FT23R Mods

                          Yaesu FT-23R Mods

    The uP's in the FT-23R and the FT-211R/H can be set for several
    frequency and memory mode combinations. These modes are contorlled
    by the jumpers (solder pads) marked 7,8 and 9 on the processor
    board of either radio. Here's a list of what can be done:

      JUMPER         CONFIG                DISPLAY MODE
   7    8    9       NUMBER

  open open  in        1        140 to 164 MHz, amateur mode
  open  in   in        2        140 to 160 MHZ, amateur mode
   in  open  in        3        144 to 148 MHz, amateur mode
   in   in   in        4        144 to 146 MHz, amateur mode
  open open open       5        220 to 550 MHz, commercial mode
  open  in  open       6        440 to 450 MHz, amateur mode
   in  open  in        7        50 to 300 MHz, commercial mode
   in   in  open       8        430 to 440 MHz, amateur mode

    Both of my radios (USA) were shipped from the factory in config #3.
    They can be converted to config #1 without re-tuning just by changing
    the jumpers. Tuning range can be further expanded by changing to
    jumper config #7. The FT-211 has separate VCO's for transmit and receive
    and will lock over about 38 MHz from approx. 130 to 180 MHz. The FT-23
    has only one VCO and the overlapping lock range (Xmt & Rcv) is about
    25 MHz from approx. 135 to 175 MHz. Don't forget, if you adjust the
    VCO you must re-align every electronically tuned stage in the front
    end of the radio. The transmitters can be tuned for somewhat higher
    power output above 164 MHz but at a great power loss at 2m.

    The commercial memory mode will cause these functional changes:

    1.When in the MR mode, the channel number will be displayed instead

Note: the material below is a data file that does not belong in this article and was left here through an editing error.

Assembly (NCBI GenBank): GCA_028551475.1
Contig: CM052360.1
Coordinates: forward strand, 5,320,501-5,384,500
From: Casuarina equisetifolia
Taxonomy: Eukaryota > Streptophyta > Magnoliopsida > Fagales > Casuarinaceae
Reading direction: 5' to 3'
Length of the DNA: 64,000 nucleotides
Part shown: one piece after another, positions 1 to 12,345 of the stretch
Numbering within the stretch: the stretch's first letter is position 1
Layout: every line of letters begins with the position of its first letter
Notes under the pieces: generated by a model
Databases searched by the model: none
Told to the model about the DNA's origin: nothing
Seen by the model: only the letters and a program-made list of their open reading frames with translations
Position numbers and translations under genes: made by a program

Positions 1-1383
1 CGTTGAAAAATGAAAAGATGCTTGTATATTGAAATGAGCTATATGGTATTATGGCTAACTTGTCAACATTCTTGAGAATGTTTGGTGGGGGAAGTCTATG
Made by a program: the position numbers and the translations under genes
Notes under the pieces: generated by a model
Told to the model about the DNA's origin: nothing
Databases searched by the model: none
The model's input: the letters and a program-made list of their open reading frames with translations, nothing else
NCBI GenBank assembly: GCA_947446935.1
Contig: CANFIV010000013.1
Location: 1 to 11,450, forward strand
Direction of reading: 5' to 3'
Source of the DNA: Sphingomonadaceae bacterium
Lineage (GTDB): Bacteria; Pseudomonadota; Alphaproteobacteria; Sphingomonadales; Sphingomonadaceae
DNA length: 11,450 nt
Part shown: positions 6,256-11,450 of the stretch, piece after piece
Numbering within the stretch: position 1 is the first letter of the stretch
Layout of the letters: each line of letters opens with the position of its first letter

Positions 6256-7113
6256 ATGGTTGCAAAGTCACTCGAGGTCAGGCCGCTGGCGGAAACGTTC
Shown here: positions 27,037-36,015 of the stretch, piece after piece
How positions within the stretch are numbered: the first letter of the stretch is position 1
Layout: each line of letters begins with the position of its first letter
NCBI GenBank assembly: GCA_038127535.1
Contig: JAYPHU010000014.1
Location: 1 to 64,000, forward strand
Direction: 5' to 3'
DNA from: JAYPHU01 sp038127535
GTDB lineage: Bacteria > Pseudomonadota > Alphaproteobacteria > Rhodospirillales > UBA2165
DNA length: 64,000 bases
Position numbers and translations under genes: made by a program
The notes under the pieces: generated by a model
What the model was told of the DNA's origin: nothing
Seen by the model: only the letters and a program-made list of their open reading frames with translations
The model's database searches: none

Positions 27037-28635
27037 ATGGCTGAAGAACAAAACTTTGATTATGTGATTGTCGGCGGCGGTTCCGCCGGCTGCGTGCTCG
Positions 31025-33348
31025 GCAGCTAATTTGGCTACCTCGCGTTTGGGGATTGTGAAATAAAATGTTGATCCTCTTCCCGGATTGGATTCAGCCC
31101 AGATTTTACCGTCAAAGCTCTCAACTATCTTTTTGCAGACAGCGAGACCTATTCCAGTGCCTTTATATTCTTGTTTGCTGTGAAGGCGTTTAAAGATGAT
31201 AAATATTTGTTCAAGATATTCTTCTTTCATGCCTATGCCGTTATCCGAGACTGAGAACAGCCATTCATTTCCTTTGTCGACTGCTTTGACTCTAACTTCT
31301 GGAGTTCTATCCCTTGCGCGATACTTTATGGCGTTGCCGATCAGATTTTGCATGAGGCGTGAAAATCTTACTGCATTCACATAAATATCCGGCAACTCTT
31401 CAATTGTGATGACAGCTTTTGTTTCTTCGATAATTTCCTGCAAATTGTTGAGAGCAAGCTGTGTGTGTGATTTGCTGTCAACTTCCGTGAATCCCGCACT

of frequency. You can toggle back to the original "amateur" mode
      display by pressing F<up-arrow>. Pressing F<down arrow> takes you
      back to commercial mode. However, when switching from D to MR, the
      display will always revert to the commercial mode.

    2.The function of the Dot<Pri> button will be exactly reversed. That
      means now you can press just one button (Dot) to get into or out
      of the Primary function. The Pri funtion (in memory mode) will
      be indicated by a large "P" on the left side of the display.

    3.The only indication of low power operation is in the memory mode.
      A "C" will appear in the upper left corner of the display (where
      the primary "P" used to be). The bargraph will always read 100%.

    4.The band scan is now even more useless. The uP will painfully
      count from 50 to 300 MHz.

    I have been able to modify my FT-211RH to scan at about 10 chan/sec
    by speeding up the uP clock. This also speeds up every other uP
    function by x5, so you have to be fast on the "F" key. No squelch
    sensitivity or synthesizer lock-up problems have been encountered
    with this modification while scanning.

    Basically, I replaced the 800 KHz ceramic resonater (pn CSB800K)
    with a Radio Shack 3.58 MHz color burst crystal. The resonater is
    located on a small (2.5 sq cm) sub-board that is stuck with double
    sided tape to the radio's processer board. This sub-board is actually
    an outboard clock for the uP. The schematic I got with the radio
    showed the uP's internal osc. being used - so I don't know if my
    version differs from newer radios. This mod works fine untill you
    turn the radio off and then back on again. A startup glitch then wipes
    out all of the memories. To delay the oscillator start up, I added a
    220uF 10V electrolytic cap between the red wire on the sub-board
    and ground. Positive goes to the red wire. A convenient ground is the
    bare wire located diagonally across from the red wire (on the sub-bd).

    So far I have been unsuccessful with this mod on the FT-23R H-T.
    Since it uses the uP's on board osc, there seems to be no way to
    delay it's startup. Every time you turn on the power the uP resets.
    If anyone can solve this problem I would be very interested in
    hearing from you!

    These are not intended to be step by step instructions. Also, you
    will want to have a service manual before you begin. If you're not
    familiar around surface mount components you may want to "learn"
    on something with cheaper consequences. Finally, don't adjust the
    VCO's unless you are familiar with how a synthesized radio
    works. Use your own judgement!
GW1NGL NA7KR Kevin Roberts Ham Radio

Page last updated on 09/10/2012 by Kevin Roberts NA7KR a colection of Ham Radio and Electronic Information